MANUFACTURING SLOWED in July after coming from a high base a year ago, the Philippine Statistics Authority (PSA) reported on Thursday.
Preliminary results of the PSA’s latest Monthly Integrated Survey of Selected Industries (MISSI) showed the factory output as measured by the volume of production index (VoPI) grew by 2.5% year on year in July, but drastically slower than the 534.4% in the same month a year ago.
However, this was higher than the revised 0.7% growth in June.
This was the second straight month of year-on-year growth since the revised 0.3% decline in May.
Factory output averaged 24.1% in the first seven months of 2022.
In a statement, the PSA attributed the July factory growth to the annual growth seen in 17 out of 22 industry divisions, led by fabricated metal products except machinery and equipment (30.3% from 45.8% in June); machinery and equipment except electrical (29.1% from 46.6%); and wood, bamboo, cane, rattan articles, and related products (28.5% from 31.3%).
Meanwhile, eight industry divisions reported declines in July, led by manufacture of electrical equipment (-52.7% from -46.8% in June), basic pharmaceutical products and pharmaceutical preparations (-18.6% from 10.8%) and tobacco products (-18.6% from -0.9%).
In comparison, S&P Philippines Manufacturing Purchasing Managers’ Index (PMI) stood at 50.8 in July, signaling expansion although slower than the 53.8 reading in June.
The slower annual increase in the factory output in July was due to base effects after manufacturing output posted a triple-digit growth last year, analysts said.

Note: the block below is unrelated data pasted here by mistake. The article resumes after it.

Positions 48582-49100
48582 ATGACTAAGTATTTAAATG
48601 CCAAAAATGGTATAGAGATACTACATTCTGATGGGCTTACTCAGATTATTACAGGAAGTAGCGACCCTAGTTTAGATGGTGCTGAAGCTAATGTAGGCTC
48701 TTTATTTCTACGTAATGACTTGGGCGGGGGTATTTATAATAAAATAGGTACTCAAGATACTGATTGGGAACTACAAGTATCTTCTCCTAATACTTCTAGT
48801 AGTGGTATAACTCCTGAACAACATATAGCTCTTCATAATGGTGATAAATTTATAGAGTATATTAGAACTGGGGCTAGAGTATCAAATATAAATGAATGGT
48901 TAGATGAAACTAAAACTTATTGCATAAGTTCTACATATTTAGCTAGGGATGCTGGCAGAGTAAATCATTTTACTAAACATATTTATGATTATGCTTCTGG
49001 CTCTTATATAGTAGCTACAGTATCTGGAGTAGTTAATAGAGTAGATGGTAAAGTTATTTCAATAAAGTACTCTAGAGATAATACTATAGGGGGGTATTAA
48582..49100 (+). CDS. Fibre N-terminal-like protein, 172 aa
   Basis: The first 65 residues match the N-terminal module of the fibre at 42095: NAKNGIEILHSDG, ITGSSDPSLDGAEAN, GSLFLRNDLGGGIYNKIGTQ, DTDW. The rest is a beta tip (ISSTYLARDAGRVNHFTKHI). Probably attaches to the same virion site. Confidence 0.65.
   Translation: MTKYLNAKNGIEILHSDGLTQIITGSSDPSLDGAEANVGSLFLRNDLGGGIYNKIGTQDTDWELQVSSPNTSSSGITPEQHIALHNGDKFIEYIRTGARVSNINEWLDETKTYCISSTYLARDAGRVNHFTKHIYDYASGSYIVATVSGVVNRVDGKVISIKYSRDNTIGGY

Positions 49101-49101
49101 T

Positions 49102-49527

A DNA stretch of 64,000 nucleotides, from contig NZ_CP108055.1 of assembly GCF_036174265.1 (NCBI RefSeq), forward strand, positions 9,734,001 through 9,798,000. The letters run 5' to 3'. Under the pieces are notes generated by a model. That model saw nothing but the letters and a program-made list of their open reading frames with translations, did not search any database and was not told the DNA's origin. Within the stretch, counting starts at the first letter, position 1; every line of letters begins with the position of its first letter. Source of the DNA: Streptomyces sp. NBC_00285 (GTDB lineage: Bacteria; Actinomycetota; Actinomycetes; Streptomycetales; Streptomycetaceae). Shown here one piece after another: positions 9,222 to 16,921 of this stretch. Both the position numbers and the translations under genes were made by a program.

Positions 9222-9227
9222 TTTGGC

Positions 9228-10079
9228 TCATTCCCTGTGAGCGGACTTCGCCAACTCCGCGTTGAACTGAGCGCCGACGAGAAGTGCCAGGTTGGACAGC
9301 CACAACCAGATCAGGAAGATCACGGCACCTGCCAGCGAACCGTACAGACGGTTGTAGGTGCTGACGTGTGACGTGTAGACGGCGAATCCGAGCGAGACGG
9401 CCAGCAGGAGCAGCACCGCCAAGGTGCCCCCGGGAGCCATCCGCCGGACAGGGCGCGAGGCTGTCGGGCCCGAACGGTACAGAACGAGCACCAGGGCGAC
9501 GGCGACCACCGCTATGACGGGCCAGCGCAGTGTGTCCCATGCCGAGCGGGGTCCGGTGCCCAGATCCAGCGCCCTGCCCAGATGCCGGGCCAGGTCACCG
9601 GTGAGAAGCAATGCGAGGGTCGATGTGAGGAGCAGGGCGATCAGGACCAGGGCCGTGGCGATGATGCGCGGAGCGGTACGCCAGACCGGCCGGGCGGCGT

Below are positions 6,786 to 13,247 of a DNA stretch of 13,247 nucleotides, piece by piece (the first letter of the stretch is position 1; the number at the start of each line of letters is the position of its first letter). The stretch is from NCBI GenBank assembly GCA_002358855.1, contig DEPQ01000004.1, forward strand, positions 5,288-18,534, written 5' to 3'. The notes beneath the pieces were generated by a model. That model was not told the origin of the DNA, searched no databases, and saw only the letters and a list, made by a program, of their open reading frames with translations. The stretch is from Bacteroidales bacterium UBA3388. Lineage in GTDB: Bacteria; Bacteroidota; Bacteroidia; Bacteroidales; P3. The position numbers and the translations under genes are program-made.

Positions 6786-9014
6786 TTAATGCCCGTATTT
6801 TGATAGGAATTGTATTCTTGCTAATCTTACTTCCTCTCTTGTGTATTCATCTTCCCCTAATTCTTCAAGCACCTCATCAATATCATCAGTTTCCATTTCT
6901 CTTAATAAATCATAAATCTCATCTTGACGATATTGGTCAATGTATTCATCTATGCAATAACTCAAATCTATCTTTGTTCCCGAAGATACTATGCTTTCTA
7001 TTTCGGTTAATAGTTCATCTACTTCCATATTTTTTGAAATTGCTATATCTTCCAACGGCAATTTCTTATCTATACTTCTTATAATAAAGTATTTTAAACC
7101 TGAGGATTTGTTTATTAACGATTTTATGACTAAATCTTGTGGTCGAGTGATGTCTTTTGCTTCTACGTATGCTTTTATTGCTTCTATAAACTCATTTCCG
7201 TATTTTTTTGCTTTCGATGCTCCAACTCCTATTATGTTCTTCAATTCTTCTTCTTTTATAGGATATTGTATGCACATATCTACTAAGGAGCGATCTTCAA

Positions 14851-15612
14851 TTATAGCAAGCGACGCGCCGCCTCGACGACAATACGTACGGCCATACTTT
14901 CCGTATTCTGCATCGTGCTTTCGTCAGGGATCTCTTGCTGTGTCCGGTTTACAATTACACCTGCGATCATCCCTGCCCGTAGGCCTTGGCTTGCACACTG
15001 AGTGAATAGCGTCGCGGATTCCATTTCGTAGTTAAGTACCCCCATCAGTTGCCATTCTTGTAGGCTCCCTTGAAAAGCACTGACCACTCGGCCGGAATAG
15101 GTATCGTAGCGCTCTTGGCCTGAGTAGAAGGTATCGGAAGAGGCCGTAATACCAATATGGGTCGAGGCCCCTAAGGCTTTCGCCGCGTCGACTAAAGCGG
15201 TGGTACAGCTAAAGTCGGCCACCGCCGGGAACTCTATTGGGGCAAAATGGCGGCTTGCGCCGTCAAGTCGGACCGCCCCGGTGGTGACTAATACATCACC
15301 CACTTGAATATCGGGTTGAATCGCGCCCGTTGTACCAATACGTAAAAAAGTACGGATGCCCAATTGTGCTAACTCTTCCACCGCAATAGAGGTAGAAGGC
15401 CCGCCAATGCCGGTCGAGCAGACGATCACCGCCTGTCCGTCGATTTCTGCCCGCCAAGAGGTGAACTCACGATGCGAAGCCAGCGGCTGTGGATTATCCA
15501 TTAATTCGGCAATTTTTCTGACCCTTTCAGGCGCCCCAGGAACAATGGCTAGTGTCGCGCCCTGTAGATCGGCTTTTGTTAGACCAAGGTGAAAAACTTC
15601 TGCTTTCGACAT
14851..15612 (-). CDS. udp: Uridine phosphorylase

“[Year-on-year] growth rates are distorted because of high base effects,” China Banking Corp. Chief Economist Domini S. Velasquez said in a Viber message. “Sometimes it’s better to look at month-on-month [growth] especially if we need to see the impact of higher prices.”
On a monthly basis, VoPI in July dipped 0.3% from June.
“Moving forward, higher producer prices will continue to affect the manufacturing sector in terms of expansion plans and hiring more workers,” Ms. Velasquez said.
In a phone interview, Philippine Chamber of Commerce and Industry Honorary Chairman Sergio R. Ortiz-Luis, Jr. said high input costs hurt the manufacturing sector although he expects prices to stabilize in the coming months.
Capacity utilization rate in the manufacturing sector averaged 71.3% in July, up from 71.2% in June, and from 65.8% in July 2021. Twenty out of 22 sectors posted utilization rates of at least 60%.
In an e-mail interview, Rizal Commercial Banking Corp. Chief Economist Michael L. Ricafort said that higher utilization rates in all sectors are a good indicator of an improving economy.
“For the coming months, manufacturing capacity utilization could pick up further, as the economy reopened further towards greater normalcy, with Metro Manila and other areas having eased to the lowest Alert Level 1 since March 2022… [T]hereby would allow some manufacturing businesses/industries to operate at higher capacity,” he said.
For the coming months, factory output is expected to stabilize as inflation steadies and production prices drop.
“Similar to PMI, we expect MISSI to stabilize in the next few months. A continued rise in production prices and interest rates will inhibit robust growth until at least early 2023,” Ms. Velasquez said. — Bernadette Therese M. Gadon